1990-91 Pro Set Hockey is a messy set. Many variations. Many uncorrected errors. Numerous printing flaws. My kind of set! Back in early 1991, Pro Set ran ads in a ton of magazines, showing a card that seems to have never seen production, Check out this ad, where Pro Set greets us in French, with a card no Oilers fan will ever own:
Why Pro Set chose this as the face of their new series is anyone’s guess. It was already approaching a year after the Oilers won the cup and much had happened since. A similar card was issued as part of the “team facts/logos” subset, but it went through a number of minor design changes before pack-out.
With Pro Set’s die-hard fan-base, and the amount of stuff that “escaped” into the market after their bankruptcy, I’m truly surprised that not a single copy of this card has ever surfaced for sale.
1985 Topps is no stranger to radical printing/inking varieties. Vibrant or dull colored fronts, dark and light green backs…each card can be found in every degree along the printing spectrum if you look through enough of them. That said, one team’s cards seem to be affected by a major “darkening” and on a more-frequent basis than any other cards in the 1985 set: the Philadelphia Phillies.
Now, don’t get me wrong, these qualify for the “printing flaw” label, but an argument could be made that they are actual variations in that: 1.) This type of inking extremity really only affects the Phillies cards. No other team in the 1985 Topps set has an extra shade of black inking over the team/name box/logo area. 2.) It was fixed at some point by Topps. Suggesting the possibility that it was even a design change to more accurately reflect the Phillies’ actual colors 3.) Holding the two examples in person provides a look at just how striking of a difference the “black box” versions (as they’ve come to be called in auction titles over the years) really are.
Even if they don’t fit into your variation collection, they are a neat little oddity in the 1985 set, a junk-era Topps set that’s, surprisingly, lacking in major variations.
One of the most important error cards of modern card collecting is the 1990 Topps Frank Thomas “No name on front” variation.It often tops the “10-most-wanted” lists of many collectors, not just error collectors. A massive mistake affecting one of the game’s biggest stars
For years, speculation ensued, until just over a year ago, a devoted Big Hurt collector, known on the Collector’s Universe message boards as BunchOBull, started putting the pieces together, in turn summoning others interested in tying up the loose ends of this fascinating card’s production history. One of the most-impressive examples of a collecting community coming together to figure out the origin of an ambiguous issue with little-to-no previous factual information publicly available, this is a must-read for the error collector:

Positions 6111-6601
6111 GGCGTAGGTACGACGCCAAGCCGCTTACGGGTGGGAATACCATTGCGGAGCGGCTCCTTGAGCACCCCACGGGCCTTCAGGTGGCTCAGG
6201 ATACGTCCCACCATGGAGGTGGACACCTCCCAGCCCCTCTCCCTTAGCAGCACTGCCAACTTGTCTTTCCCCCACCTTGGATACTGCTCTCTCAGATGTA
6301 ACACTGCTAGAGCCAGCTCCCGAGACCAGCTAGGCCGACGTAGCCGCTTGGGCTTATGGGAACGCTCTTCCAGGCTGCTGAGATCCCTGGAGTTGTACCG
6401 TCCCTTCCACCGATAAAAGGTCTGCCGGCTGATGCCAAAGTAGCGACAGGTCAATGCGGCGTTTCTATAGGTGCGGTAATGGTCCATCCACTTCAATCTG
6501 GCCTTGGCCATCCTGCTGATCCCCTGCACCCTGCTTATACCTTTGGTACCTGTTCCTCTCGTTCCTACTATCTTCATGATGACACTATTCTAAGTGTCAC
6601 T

“1990 Topps Frank Thomas NNOF revisited…introduction to my theory”
Originally posted on the Collectors Universe Forums by BunchOBull (followed by numerous contributors).
Another mysterious Pro Set prototype issue. Meant to sample their up-and-coming, premium line of card, Platinum, this promo features former Cincinnati Bengals running back, James Brooks. This one looks like it was an in-hand sample, photocopied for use in the ad, rather than just an image on a sheet sent to the dealer:
Obviously, the backs of 1991 Pro Set Platinum went through a few design changes. What you see above, is the only reference for the card I have ever been able to find. Certainly, at least that copy must exist out there somewhere, but as of 2010, not a copy has surfaced on any of the usually channels.
PS: Check out those case prices. They are extremely limited!!
Did you know that the 1990 Topps Football Master Set has over 1200 cards to it? Each of the 528 cards comes either with or without an “unlicensed disclaimer” on back. That’s 1056 cards right there.
Then each of the 30 1000 Yard Club Cards have those variations. Plus an asterisk variation for each. That’s 120 more cards.
Then you factor in the box bottoms, those have the disclaimer variations….and so on…
Freshly discovered is yet another variation in the 1990 set, card #498 Checklist 1-132. One version has a gap in the border just before it touches the “hashmarks” at bottom-right on front.
A handful of other cards also contain some pretty noticeable variations: All of the Record Breakers subset cards have letter-code variations, Al Baker’s card has a logo color variation, Bruce Hill’s card has a similar border variation to this one. The master checklist on 1990 Topps Football is growing – which makes it one of the most challenging sets to build for the variation collector.
1992-93 Fleer Basketball is not widely known for error and variation cards and that’s probably due to the fact that only one card from that set has turned up in two different varieties: Card #4 of Atlanta Hawks center Jon Koncak was printed with two different photos on back. Unfortunately, I’ve got zero info on why Fleer chose to change the photo or which one came first, however, the “shooting” image is also the image used for the front of the card.
1991 Score is one of those set that hasn’t been paid enough attention to, in regards to error-hunting. Ive never really liked the set and I know that I’ve neglected my duty in sorting through bulk batches of it in effort to discover something new. One of the latest (ca. 2005-2006) discoveries from this set affect Bo Jackson’s card #420, from the Highlights subset. Early versions of the card have the ’90 on front, printed in a very light blue color. Later releases corrected it by printing the ’90 in dark blue just like the other cards in the set.